The Importance of Tracking Finance and Accounting KPIs
The ability to visualize real-time data and high-quality financial close insights is crucial for every Office of Finance.
In fact, during the past year, this key quality of capturing finance and accounting key performance indicators (KPIs) through financial data analytics separated leading vs. lagging organizations as they navigated an unprecedented and dynamic business landscape. Analyzing key metrics empowered leading organizations to not only improve their internal processes to reduce bottlenecks and rework and highlight areas of opportunities.
Relying on manual accounting and finance processes may always be the status quo for many finance and accounting (F&A) teams, but many often overlook the fact that spreadsheets and legacy tools lack the ability to track financial close and organizational KPIs. In a time where automation technology is a priority, it would be seriously remiss to disregard the opportunities analytics and financial automation technology can bring to F&A teams.
Adra® by Trintech recently hosted a webinar over the importance of financial close key performance indicators and how mid-market organizations can leverage automation technology to enhance their finance and accounting processes for long-term success.
An Approach to Key Performance Indicators
Managing financial close and accounting metrics is essential to assessing the organization’s financial health over time. Rather than prioritizing specific figures, Offices of Finance must dive deeper into how those numbers provide insights to key close processes and performance. Finance teams can continue to support organizational initiatives by aligning short-, mid-, and long-term business goals with the overall business strategy.
“The reality is that, in most cases, companies focus on operational metrics first and foremost and don’t start at the top of the business strategy. They don’t identify the key goals they’re trying to achieve as an organization. What are the short-term, mid-term, and long-term goals, and which operational metrics do we need in place to support our progress against those goals?” — Jesse LaJoye, Senior Director of Partner Engagement, Trintech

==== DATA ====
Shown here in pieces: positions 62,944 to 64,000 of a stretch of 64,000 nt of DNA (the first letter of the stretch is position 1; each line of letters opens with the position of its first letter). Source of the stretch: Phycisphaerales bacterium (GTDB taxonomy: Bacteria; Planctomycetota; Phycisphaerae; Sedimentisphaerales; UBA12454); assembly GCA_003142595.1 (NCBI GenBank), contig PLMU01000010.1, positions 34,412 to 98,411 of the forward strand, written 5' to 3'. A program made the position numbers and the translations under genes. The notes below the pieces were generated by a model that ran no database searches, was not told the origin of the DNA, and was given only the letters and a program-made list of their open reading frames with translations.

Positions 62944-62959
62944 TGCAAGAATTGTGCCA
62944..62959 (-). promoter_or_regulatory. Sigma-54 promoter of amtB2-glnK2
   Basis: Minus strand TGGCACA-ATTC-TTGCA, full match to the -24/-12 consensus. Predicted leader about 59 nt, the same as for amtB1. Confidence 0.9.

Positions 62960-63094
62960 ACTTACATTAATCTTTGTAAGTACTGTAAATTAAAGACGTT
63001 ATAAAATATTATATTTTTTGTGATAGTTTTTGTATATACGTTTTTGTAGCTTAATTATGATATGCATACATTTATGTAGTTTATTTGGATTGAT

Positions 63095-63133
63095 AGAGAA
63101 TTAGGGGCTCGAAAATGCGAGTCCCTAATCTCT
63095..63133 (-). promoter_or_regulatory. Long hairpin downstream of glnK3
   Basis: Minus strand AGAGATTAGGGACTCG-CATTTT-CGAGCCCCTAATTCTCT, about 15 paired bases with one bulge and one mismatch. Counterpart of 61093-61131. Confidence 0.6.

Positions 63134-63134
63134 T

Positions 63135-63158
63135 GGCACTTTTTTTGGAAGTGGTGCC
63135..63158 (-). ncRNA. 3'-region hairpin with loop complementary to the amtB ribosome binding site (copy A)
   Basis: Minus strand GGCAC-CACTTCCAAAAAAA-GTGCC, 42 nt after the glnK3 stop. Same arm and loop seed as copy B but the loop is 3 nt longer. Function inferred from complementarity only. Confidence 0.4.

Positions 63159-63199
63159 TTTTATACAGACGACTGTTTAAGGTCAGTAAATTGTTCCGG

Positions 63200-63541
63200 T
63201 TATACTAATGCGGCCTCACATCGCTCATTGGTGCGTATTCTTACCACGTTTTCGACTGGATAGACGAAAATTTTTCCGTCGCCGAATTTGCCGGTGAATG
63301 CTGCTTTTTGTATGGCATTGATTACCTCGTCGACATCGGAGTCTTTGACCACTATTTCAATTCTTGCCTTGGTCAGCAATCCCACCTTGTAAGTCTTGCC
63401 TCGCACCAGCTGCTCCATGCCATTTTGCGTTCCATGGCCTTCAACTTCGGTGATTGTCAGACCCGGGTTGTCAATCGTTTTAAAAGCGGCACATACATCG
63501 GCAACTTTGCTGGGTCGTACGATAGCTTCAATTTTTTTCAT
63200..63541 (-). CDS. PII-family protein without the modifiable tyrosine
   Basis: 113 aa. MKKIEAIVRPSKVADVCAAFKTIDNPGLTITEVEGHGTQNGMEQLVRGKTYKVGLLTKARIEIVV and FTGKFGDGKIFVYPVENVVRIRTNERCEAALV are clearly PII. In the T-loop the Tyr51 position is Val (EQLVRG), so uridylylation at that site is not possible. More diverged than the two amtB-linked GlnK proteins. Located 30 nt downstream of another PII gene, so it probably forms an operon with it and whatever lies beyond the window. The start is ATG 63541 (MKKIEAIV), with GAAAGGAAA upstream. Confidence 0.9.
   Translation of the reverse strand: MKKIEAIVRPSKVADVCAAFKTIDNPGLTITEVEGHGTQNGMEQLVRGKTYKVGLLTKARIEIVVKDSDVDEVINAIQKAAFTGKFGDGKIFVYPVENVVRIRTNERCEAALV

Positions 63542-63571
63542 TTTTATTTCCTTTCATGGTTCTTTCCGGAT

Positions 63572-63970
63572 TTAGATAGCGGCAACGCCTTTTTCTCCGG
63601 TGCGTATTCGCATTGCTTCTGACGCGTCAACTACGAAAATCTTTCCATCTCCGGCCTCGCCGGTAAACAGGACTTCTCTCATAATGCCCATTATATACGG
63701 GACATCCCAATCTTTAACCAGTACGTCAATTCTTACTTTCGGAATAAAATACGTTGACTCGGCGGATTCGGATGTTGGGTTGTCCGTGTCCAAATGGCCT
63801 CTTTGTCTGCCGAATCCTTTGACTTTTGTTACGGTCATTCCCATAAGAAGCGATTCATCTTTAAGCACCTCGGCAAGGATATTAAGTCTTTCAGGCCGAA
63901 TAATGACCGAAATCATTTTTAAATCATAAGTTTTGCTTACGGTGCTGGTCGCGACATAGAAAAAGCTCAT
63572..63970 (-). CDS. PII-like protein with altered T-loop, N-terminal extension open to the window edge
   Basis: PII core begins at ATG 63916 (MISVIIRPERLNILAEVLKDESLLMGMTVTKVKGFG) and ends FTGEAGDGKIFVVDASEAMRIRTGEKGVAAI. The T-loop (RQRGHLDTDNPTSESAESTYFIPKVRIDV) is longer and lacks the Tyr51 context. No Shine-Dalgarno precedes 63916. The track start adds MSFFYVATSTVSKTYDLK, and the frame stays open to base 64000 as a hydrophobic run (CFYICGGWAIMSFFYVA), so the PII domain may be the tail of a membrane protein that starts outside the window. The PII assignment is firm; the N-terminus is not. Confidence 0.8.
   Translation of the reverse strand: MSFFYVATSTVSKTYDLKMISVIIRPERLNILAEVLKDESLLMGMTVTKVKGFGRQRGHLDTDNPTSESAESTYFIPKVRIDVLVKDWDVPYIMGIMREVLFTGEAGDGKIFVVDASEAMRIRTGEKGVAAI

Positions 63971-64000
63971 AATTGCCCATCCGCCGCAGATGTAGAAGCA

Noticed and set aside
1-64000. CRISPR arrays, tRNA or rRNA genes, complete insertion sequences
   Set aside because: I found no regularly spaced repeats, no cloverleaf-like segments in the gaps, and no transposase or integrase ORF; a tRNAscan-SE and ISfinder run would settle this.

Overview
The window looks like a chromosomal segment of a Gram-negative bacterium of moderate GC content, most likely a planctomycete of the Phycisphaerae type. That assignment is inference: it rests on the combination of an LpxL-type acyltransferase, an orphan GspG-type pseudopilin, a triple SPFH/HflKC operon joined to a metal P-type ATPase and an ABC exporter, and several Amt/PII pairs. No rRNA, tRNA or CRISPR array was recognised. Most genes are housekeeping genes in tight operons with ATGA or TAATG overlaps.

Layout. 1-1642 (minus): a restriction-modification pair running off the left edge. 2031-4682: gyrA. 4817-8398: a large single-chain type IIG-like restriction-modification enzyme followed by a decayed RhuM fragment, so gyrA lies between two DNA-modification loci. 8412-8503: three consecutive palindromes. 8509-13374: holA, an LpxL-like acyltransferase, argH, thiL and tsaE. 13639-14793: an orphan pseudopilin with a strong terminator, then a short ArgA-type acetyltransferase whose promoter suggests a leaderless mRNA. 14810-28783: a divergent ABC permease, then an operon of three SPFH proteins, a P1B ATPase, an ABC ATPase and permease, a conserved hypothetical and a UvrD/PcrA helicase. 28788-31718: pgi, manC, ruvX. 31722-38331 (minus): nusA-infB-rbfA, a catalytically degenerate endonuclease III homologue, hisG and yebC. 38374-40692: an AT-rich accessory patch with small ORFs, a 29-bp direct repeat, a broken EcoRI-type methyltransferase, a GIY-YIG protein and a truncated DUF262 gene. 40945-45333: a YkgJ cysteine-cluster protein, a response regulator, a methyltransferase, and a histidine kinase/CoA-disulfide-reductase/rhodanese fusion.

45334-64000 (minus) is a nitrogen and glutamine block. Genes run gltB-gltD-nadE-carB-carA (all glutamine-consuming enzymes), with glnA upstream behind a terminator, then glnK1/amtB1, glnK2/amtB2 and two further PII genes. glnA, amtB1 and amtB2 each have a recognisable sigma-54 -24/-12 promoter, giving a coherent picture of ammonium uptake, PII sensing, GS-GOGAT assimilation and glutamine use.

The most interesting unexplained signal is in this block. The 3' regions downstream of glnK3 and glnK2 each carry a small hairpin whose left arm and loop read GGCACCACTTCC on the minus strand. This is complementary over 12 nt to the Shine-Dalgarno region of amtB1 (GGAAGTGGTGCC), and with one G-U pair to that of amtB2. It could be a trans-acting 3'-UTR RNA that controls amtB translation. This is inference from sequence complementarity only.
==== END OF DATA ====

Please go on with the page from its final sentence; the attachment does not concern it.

Assess Your Business Strategy and Objectives
Instead of digging into financial statements and reports themselves, looking at the sum of all the parts of the financial close will help finance and accounting teams move away from simply viewing the metrics as raw data to reading into that data to gain the financial insights to be able to drive the organization forward.
Start off by assessing these four key questions:
- What are the ultimate goals of the business?
- How is the company going to deliver the strategy?
- How do we measure the programs to ensure we meet the business objectives?
- What are the detailed operational measures that deliver the KPIs?
Digging into these questions is crucial to evaluating your core KPIs and effectively measuring them; it’s also important to evaluate a variety of metrics that lie outside of the core operations. Our webinar revealed that:
- 8% of respondents have 0% to 25% of operational-specific KPIs
- 38% of respondents have 25% to 50% of operational-specific KPIs
- 32% of respondents have 50% to 75% of operational-specific KPIs
- 22% of respondents have 75% to 100% of operational-specific KPIs
This data shows that many organizations often focus on the operational metrics alone and then slowly pull their KPIs to support the overall business strategy. Instead of applying KPIs to a specific region, leading organizations should look at the whole picture.
“We are seeing the best-of-breed organizations making that flip where everything is driven by their strategy and their goals and then all reporting feeds off of that.” — Jesse LaJoye, Senior Director of Partner Engagement, Trintech
Getting a holistic view of how both the business strategy and accounting metrics overlap not only ensures the KPIs are supporting the entire organization but also specifies which KPIs are geared towards the short-, mid-, or long-term strategy.
Written by: Alex Clem